Addressing religion in high school sports

By David Purdum / For the AJC

Even the most outspoken football coaches, guys who will talk your ear off about the elements of the perfect screen pass, can become tight-lipped when the topic turns to religion and their team.

“I would prefer to have discussions/interviews on the topic of football and game performances,” one prominent Georgia high school coach said.

Multiple coaches refused to discuss how they address religion with their teams. In an age of ultra-political correctness, it’s hard to blame them. Few things, if any, spark more passionate debate than religion.

“It starts with respect. We want to make sure that we respect everyone’s beliefs, first and foremost,” said Milton High School athletic director Gary Sylvestri. “When it comes to religion, we try to separate it from football, keeping coaches out of it.”

Sylvestri estimates that 30 percent of the Milton football team regularly participates in Fellowship of Christian Athletes events, which are student-driven, voluntary and held after school hours.

“We have a very diverse school and team,” Sylvestri added. “I couldn’t tell you all the different religions, but we try to respect everyone’s beliefs.”

But some public school coaches do address religion with their teams. And some cross a line that has attracted attention from religious freedom advocates.

The Freedom From Religion Foundation has sent 24 complaint letters to Georgia schools this year, according to staff attorney Rebecca Markert.

“We wrote to 47 states, including [District of Columbia] in 2011, and Georgia ranked 19th,” Markert said in an email. “The top five were Texas, Wisconsin, California, Michigan and Ohio respectively.  I don’t have the rankings yet for 2012- we do that at the end of the year-but it appears [Georgia] would be higher than average for 2012.”

Ridgeland High School football coach Mark Mariakis is the target of one of the recent complaint letters. The FFRF alleges Mariakis used his influence to promote his religious beliefs to his players by holding pre-game meals at churches, encouraging them to attend a Christian-based football camp among other faith-based acts.

“We ask that the coach separates his religious views from his job and not take advantage of his position of authority to spread his beliefs,” said Annie Laurie Gaylor, co-President of the FFRF.

The FFRF has received angry, profanity-laced emails and even a death threat in response to their complaint against Mariakis.

Mariakis has not returned multiple phone messages and emails asking for comment on the complaint. Walker County Superintendent Damon Raines also has not responded to emails and messages left with his office.


Sign of support at a Rossville auto dealer ship. (Photo courtesy of Cole Chapman)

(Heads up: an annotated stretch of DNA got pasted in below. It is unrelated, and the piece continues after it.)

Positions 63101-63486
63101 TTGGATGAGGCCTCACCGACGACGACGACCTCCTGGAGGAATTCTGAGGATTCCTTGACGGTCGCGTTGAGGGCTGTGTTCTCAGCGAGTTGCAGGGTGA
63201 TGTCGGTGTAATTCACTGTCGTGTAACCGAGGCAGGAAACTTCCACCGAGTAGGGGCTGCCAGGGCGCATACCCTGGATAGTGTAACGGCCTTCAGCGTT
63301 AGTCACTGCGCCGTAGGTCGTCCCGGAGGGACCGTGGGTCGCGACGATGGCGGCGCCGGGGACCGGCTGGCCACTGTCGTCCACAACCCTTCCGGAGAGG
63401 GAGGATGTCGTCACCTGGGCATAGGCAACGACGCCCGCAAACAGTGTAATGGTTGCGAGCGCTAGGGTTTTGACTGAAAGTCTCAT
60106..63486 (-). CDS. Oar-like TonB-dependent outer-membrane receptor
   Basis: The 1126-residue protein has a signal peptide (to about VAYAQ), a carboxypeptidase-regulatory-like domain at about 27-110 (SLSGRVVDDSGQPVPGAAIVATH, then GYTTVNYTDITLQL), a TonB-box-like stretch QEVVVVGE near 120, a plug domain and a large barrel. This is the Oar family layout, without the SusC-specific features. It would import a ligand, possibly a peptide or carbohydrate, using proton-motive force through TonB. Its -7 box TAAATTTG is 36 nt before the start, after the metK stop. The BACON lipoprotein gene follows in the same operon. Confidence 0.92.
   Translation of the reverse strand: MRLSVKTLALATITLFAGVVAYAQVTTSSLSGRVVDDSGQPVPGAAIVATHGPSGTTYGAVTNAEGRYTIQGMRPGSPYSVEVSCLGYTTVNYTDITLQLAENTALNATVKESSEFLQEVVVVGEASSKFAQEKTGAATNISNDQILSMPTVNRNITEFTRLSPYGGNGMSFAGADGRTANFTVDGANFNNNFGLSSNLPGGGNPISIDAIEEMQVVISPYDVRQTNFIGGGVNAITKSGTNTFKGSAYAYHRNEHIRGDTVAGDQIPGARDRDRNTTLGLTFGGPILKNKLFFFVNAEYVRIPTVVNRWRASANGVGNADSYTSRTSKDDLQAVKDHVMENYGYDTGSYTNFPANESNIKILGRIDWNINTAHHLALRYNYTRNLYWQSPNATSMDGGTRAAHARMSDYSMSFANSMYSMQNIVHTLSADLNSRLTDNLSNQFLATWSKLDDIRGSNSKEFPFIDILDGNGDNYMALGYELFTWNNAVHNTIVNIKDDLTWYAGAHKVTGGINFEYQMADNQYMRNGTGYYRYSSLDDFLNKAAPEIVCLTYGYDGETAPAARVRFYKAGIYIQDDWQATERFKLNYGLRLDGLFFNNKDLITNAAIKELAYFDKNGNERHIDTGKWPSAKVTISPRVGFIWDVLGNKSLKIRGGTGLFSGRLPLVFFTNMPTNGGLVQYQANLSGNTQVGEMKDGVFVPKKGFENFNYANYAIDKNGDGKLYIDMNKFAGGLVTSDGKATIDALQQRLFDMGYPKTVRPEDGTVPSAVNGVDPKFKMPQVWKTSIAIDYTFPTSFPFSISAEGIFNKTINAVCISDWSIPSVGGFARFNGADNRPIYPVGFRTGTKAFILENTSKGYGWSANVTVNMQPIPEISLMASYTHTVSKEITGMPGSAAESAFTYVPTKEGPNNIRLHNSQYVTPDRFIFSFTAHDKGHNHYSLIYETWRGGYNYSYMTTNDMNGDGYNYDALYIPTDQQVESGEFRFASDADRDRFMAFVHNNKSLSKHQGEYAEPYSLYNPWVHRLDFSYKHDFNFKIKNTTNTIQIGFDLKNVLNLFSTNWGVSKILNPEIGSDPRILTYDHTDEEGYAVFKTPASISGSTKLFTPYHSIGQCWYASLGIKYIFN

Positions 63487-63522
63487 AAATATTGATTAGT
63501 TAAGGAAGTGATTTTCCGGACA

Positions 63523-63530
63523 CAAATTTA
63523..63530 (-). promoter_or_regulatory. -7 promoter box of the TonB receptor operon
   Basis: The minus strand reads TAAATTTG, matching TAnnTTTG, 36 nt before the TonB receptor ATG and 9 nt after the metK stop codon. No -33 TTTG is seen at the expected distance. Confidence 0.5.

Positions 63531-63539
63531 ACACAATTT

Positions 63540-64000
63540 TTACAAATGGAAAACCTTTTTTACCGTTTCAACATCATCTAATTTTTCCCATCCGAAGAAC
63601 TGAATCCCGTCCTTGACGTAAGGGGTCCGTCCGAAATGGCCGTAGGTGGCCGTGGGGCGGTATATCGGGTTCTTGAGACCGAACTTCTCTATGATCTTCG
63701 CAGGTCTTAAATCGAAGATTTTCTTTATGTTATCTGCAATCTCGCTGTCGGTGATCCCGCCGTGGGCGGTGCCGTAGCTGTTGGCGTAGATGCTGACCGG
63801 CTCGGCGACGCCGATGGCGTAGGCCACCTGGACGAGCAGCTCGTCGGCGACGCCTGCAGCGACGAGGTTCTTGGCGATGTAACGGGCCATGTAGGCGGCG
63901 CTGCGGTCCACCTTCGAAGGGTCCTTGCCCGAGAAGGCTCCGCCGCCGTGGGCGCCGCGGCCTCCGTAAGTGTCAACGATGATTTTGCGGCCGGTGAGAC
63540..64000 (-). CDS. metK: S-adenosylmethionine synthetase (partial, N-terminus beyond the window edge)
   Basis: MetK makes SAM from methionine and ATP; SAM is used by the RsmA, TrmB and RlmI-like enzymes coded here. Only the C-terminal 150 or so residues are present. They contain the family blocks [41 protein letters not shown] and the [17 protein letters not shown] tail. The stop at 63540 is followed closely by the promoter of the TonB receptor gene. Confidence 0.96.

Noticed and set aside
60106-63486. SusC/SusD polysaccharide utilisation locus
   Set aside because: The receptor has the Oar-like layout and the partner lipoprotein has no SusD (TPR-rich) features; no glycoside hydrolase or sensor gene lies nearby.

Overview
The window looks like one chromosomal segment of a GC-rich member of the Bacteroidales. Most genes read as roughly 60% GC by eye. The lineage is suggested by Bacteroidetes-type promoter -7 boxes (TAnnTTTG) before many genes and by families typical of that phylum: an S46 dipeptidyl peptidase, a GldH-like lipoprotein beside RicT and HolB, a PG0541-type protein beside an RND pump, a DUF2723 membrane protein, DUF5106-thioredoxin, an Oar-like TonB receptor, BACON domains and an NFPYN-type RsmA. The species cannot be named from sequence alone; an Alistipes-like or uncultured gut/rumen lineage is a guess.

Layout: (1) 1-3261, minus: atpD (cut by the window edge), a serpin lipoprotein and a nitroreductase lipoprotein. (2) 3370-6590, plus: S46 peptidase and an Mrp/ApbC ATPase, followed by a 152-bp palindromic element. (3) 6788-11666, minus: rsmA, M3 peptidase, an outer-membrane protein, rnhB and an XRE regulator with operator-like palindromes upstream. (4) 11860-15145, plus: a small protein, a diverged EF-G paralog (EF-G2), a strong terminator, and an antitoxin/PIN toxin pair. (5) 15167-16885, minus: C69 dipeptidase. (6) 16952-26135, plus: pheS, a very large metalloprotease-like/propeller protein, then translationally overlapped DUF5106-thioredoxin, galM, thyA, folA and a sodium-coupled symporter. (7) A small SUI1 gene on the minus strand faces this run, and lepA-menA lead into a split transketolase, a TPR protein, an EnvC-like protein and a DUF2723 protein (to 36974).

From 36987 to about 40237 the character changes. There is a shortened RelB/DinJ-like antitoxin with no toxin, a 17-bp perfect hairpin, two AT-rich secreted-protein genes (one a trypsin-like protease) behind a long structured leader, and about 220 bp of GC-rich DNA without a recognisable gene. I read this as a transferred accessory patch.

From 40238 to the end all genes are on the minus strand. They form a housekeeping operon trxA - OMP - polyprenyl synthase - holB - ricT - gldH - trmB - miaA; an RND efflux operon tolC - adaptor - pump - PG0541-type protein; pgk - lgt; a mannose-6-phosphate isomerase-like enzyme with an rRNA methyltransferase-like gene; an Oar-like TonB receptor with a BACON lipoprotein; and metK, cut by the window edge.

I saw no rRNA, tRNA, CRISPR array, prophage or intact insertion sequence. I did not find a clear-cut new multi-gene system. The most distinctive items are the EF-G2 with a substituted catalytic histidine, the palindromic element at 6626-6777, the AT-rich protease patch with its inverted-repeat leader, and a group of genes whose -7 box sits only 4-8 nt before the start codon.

Meanwhile, the North Georgia community of Rossville is rallying behind Mariakis. Signs expressing support can be seen around town, according to Adrian Hullander, a 2009 graduate of Ridgeland High School, who teamed with other residents to create a Facebook page in support of Mariakis.

“We put it up and got 5,000 likes on the first day,” Hullander said.

The page had more than 9,200 “Likes” as of Tuesday morning. Residents also are organizing a car wash to raise money for T-shirts in support of Mariakis.

Hullander says the team has several members of different religions, including atheists, and “none of them have ever said anything about being uncomfortable.”

Ridgeland opens its season at No. 1 Calhoun on Friday.

50 comments Add your comment


August 28th, 2012
10:22 am

Church and state have to be separate. I would hate to see a good coach lose a job for that. He can lead by example he doesn’t have to knee and pray to do that. Coaches are role models.


August 28th, 2012
10:42 am

The use of the 1st Amendment in this case is far reaching. I agree with what Coach Mariakis is doing. Being a high school football coach has reached a lot further than just x’s and o’s. I hope coach keeps doing what he’s doing and doesn’t back down when this ffrf organization is using scare tactics because they do not have a case. Keep up the fight coach and God Bless you!

[...] Addressing religion in high school sportsAtlanta Journal Constitution (blog)“I would prefer to have discussions/interviews on the topic of football and game performances,” one prominent Georgia high school coach said. Multiple coaches refused to discuss how they address religion with their teams. In an age of ultra-political … [...]


August 28th, 2012
11:37 am


“Church and state have to be separate”

See thats where you are WRONG! No where in the constitution, bill of rights, or declaration of independence does it state that.

What the First Amendment says is, “Congress shall make no law respecting an establishment of religion, or prohibiting the free exercise thereof”.

The fact that a coach ministers to his players or a church feeds them in no way “establishes a religion” or “prohibits the free excercise of another”.

Truth Seeker

August 28th, 2012
12:30 pm

1bighammer – the school receives federal funding, so yes, he is is prohibited from “ministering” to his players or endorsing any religion.


August 28th, 2012
12:50 pm